October 30, 1964: What’s the best way to practice lunar landings when you’ve never been to the moon? With the Lunar Landing Research Vehicle, of course! Although decidedly inelegant in appearance, astronauts relied on these engineering marvels for their practice.
Earlier this week, NASA uploaded an incredible treasure trove of images to a new gallery on Flickr: unprocessed photographs from all of the manned Apollo missions. They represent an incredible look into what the astronauts saw on their missions to the moon.
It’s official. The Smithsonian’s crowdfunding campaign to preserve and display Neil Armstrong’s Apollo 11 spacesuit ended early this morning. And it was such a huge success, they’ll be restoring Alan Shepard’s suit as well.
These are the contents of a mysterious white bag found hidden in Neil Armstrong's closet: Weird looking lamps, wrenches, utility brackets, sights, and a film camera that later was identified as the one that captured the famous Apollo 11's descent on the Moon's surface. Nobody knew about it, including his widow.
Forty-five years ago, a man landed on the moon for the first time. Understandably, he was a little nervous. Neil Armstrong's heart raced to 160 beats per minute as the lunar vehicle touched down on the moon's surface. But as he made that great leap for mankind and walked around the moon, his heart steadied and slowed.…
To celebrate the 45th anniversary of Neil Armstrong walking on the moon, Nike has made a pair of shoes that'll make you feel like every step you take is on the moon. Because of the all over lunar print, the silhouette of the shoe completely disappears and makes it look like the shoe is made from moon rock.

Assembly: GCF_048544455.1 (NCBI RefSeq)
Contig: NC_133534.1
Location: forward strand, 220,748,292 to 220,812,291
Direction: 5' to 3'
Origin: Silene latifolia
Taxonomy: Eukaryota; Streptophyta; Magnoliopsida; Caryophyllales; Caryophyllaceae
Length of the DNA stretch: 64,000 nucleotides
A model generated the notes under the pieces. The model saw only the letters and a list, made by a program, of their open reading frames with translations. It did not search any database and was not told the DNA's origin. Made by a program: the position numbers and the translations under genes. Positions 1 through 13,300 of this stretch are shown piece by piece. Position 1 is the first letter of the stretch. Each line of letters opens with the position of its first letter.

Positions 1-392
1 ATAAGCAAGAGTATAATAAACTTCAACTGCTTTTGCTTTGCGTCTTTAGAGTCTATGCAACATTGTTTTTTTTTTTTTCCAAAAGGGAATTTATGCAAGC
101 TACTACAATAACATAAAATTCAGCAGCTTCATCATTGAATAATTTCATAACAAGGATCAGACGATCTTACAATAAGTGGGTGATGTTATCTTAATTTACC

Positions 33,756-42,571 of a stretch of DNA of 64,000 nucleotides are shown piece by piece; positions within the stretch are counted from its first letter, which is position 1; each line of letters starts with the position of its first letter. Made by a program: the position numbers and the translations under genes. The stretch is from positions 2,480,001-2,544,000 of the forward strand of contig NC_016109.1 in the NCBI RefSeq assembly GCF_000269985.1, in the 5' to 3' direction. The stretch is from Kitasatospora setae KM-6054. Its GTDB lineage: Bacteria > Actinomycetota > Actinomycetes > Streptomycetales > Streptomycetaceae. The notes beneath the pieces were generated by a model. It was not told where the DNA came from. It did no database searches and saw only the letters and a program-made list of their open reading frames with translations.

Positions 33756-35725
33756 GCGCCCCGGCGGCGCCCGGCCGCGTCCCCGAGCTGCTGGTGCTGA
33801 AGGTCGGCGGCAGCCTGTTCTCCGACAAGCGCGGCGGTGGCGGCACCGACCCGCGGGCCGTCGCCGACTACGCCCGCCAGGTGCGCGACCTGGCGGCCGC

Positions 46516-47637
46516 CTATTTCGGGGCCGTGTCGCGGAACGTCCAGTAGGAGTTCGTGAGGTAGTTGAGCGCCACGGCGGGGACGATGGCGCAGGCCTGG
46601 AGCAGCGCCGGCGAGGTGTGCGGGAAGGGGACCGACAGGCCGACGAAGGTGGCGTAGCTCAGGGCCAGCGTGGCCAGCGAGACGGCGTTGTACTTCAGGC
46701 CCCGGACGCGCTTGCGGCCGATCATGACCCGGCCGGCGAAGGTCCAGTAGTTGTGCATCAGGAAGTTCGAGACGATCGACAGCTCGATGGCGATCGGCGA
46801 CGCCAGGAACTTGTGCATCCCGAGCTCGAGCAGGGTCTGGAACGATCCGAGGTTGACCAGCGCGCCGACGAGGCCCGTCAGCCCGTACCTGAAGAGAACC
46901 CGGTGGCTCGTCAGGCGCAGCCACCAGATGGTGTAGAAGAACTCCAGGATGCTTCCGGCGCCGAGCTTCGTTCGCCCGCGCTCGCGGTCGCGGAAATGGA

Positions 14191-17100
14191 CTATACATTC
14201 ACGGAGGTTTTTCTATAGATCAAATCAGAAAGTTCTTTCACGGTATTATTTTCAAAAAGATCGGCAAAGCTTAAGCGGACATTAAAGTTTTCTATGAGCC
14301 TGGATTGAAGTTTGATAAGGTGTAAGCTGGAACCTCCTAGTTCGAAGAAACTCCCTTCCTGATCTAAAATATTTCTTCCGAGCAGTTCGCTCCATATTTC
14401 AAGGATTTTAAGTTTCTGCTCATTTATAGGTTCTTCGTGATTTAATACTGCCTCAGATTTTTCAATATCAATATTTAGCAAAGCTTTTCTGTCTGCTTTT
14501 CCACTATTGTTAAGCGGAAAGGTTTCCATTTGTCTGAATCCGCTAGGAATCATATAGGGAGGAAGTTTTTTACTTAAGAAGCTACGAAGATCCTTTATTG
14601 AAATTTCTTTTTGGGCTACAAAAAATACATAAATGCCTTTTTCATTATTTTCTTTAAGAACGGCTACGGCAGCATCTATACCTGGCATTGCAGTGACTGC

On July 20th, 1969, with "one small step," Neil Armstrong became the first person to walk on the moon. But why did he get to go first?
US Navy pilot, war veteran, aerospace engineer, astronaut and first man on the Moon Neil Armstrong was also an incredible test pilot, with 900 flights in experimental aircraft including the dangerous Lunar Landing Testing Vehicle. On May 6, 1968, he almost died flying one. This is the video of the crash.
Neil Armstrong was commander of Apollo 11, the first astronaut to ever set foot on the moon, and a man whose accomplishments were legendary and far-reaching—but he was also an irrepressible nerd in love with mathematics, science and engineering. This is his manifesto.
We all know the line, but what about the story behind it? Neil Armstrong was always keen on telling folks that he'd thought up the historical words after landing on the moon, but before the walk. That is to say, relatively off-the-cuff. A new documentary tells a slightly different story.
Neil Armstrong, America's greatest and most reluctant hero, is not going to have a grave. He's going to be buried at sea.
He was the first man to walk on the Moon, but Neil Armstrong didn't have any good photos to prove it. He had the camera most of the time, so it was Aldrin who got all the awesome shots. Sure—he was on grainy TV and reflected on Buzz's visor but—except for his footprint—there were no cool shots of Neil.
Neil Armstrong, commander of Apollo 11 and the first man to ever set foot on the moon, died to today at age 82 due to complications from his heart surgery three weeks prior.
Pioneering astronaut Neil Armstrong is recovering from heart bypass surgery. Apparently he's "doing great". [Guardian]
On July 20, 1969, Neil Armstrong became the first man on the moon. This unassuming, metal box was actually the Westinghouse Apollo Lunar Television Camera that broadcasted his momentous first steps to millions of viewers across the world.
It's been a big year for the space sciences. The first privately-held spacecraft orbited our world, the blackest material in history was created, researchers expanded the list of possible sources of life threefold; and that was just in December.
Exactly 40 years ago now—at 10:56pm EDT, July 20, 1969—Neil Armstrong began his descent to the Moon's surface, slowly sliding down the Eagle's ladder. It was the pinnacle of the greatest human adventure in history.